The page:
All defined benefit pension plans make assumptions. They need to estimate how much money they’ll need in order to pay the benefits they’ve promised in the future. That requires them to calculate things like how much money they should save today, how fast that money will grow, and how long employees will live into retirement. Pension plans also need to estimate how many employees will qualify for a benefit in the first place.
In order to determine how accurate those assumptions are, I looked at the assumed and actual teacher turnover rates in New York City. The chart below shows the results. The blue line represents the plan’s assumptions, which I gathered from the Teachers’ Retirement System of the City of New York’s Comprehensive Annual Financial Report. The red line shows the actual attrition rates as calculated by the New York City Independent Budget Office for the 9,437 teachers who began teaching in New York City in the 2001-2 school year, the most recent time period for which we have 10 years of data.
I focused on the ten-year survival rate for a reason. In order to cut costs and recover from the recent recession, New York City recently lengthened the vesting requirement, the time period employees need to stay in order to qualify for even a minimum pension, from five years to ten. The lines above show the consequences of this decision. Regardless of whether I use the pension plan assumptions or the actual turnover rate, the lines show that half of all new teachers will not reach ten years of service and will not qualify for a retirement benefit.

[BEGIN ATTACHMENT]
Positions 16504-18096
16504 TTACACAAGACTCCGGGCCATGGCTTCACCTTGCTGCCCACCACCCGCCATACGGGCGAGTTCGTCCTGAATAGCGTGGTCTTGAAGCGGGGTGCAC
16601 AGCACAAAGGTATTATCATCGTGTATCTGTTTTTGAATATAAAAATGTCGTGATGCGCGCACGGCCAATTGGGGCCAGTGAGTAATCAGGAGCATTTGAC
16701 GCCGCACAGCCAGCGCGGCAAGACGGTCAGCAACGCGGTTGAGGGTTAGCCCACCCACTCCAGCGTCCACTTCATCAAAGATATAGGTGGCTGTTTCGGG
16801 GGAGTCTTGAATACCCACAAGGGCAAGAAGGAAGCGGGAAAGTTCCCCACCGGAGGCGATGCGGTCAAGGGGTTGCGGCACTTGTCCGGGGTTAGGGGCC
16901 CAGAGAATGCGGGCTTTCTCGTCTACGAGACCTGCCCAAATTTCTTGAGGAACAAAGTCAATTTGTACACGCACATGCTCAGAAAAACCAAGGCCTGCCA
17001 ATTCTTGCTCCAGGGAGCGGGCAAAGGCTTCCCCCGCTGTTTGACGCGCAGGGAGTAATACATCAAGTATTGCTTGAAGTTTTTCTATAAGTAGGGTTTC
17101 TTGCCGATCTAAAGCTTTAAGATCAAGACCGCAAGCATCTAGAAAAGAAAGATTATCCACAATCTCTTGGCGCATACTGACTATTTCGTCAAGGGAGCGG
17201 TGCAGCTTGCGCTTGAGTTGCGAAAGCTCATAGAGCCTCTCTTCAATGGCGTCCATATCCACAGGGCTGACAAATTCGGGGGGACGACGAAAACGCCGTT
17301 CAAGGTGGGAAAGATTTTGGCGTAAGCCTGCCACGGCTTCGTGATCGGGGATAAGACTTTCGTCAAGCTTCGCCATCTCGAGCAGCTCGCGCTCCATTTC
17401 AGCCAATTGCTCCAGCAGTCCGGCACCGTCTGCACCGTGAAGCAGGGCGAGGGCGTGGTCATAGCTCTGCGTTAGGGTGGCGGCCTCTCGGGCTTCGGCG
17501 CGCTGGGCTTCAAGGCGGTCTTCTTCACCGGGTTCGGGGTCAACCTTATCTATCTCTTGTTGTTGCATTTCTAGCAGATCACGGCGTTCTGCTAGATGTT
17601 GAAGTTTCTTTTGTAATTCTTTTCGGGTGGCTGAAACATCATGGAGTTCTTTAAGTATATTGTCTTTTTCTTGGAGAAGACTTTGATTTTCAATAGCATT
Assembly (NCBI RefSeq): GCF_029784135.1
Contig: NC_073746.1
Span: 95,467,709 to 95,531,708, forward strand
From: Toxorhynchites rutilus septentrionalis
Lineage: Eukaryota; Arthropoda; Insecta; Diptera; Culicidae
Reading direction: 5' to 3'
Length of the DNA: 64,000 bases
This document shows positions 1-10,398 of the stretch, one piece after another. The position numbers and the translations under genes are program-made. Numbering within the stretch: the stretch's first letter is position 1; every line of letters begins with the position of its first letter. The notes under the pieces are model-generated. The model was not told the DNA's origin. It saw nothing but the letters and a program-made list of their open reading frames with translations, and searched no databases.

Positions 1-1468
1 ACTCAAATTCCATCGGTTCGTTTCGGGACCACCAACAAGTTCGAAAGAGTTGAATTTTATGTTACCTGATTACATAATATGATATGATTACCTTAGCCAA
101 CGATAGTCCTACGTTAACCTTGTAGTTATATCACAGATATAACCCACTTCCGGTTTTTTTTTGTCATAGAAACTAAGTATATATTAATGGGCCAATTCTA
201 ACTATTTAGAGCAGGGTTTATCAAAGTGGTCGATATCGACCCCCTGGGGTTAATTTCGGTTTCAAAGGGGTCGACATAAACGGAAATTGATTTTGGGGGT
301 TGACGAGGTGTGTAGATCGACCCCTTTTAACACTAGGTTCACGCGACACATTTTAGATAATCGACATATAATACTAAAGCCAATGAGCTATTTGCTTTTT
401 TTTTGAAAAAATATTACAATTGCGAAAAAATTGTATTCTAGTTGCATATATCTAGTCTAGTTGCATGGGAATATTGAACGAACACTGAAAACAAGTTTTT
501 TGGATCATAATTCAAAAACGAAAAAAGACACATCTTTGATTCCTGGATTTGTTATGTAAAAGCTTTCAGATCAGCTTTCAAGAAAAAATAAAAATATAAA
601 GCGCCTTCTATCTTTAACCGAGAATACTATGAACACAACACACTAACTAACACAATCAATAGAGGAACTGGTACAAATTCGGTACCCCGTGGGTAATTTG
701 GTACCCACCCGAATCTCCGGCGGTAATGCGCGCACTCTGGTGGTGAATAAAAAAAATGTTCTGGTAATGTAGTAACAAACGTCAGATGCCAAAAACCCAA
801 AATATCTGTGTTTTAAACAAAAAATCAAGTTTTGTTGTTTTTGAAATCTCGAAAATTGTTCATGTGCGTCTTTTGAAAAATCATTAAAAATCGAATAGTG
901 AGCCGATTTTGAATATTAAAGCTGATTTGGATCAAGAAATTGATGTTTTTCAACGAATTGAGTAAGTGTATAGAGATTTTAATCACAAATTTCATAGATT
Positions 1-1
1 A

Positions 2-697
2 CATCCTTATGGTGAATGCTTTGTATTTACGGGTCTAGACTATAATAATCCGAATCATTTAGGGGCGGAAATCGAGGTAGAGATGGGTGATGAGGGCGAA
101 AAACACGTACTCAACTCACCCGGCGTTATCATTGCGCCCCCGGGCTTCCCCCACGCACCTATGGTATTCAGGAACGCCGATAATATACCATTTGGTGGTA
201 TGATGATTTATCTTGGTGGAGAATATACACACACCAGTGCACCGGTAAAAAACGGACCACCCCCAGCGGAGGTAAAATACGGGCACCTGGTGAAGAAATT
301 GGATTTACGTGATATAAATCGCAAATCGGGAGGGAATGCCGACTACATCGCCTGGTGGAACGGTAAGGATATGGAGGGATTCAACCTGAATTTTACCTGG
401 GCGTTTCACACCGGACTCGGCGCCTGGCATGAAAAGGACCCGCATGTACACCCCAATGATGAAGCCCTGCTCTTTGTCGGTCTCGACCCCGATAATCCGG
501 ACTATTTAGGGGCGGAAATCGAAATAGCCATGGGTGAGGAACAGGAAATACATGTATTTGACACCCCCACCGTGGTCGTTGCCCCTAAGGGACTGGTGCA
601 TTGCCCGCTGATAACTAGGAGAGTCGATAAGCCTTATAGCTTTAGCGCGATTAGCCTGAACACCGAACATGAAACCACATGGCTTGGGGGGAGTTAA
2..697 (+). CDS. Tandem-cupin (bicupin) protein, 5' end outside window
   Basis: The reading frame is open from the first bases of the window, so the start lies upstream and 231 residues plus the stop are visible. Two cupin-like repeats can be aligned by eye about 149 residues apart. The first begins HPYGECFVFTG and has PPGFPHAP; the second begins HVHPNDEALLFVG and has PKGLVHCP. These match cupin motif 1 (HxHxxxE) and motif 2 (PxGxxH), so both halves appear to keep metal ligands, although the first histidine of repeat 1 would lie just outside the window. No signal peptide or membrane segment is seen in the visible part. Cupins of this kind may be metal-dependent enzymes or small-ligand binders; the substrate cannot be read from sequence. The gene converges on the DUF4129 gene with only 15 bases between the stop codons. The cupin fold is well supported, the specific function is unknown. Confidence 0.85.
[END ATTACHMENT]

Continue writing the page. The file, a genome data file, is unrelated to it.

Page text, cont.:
These teachers—remember, we’re talking about thousands of individuals a year—are eligible for a refund of their own contributions and 5 percent interest. They are NOT eligible for the full 7 percent return that the plan assumes it can earn on its investments, and they are NOT eligible for any part of their employer’s contribution. This is a significant amount of money in New York City. Last year, for every $1 the city paid in teacher salaries, it put $0.36455 into the city’s pension plan. Teachers who leave before qualifying for a pension forfeit this entire amount. A beginning teacher with a bachelor’s degree in New York City earned $45,530 in salary last year, meaning the city contributed $16,597.96 on their behalf into the pension plan. But if the teacher leaves before ten years, they get none of this money; the employer contributions stay in the pension plan to supplement the retirement of those who remain.
A recent report looked at whether we could change this situation by shifting away from traditional defined benefit systems and offering more compensation in the form of base salaries rather than benefits. It found that these cost-neutral changes would allow New York City to increase total teacher compensation including salary and benefits for the vast majority of teachers.
In education policy, we often talk about “teacher turnover” as a problem for schools, employers, and communities. In doing so, we forget about the affected individuals. As in Washington, D.C., the New York data shows that the consequences of teacher turnover are extremely high for individual teachers, the thousands who leave the profession every year.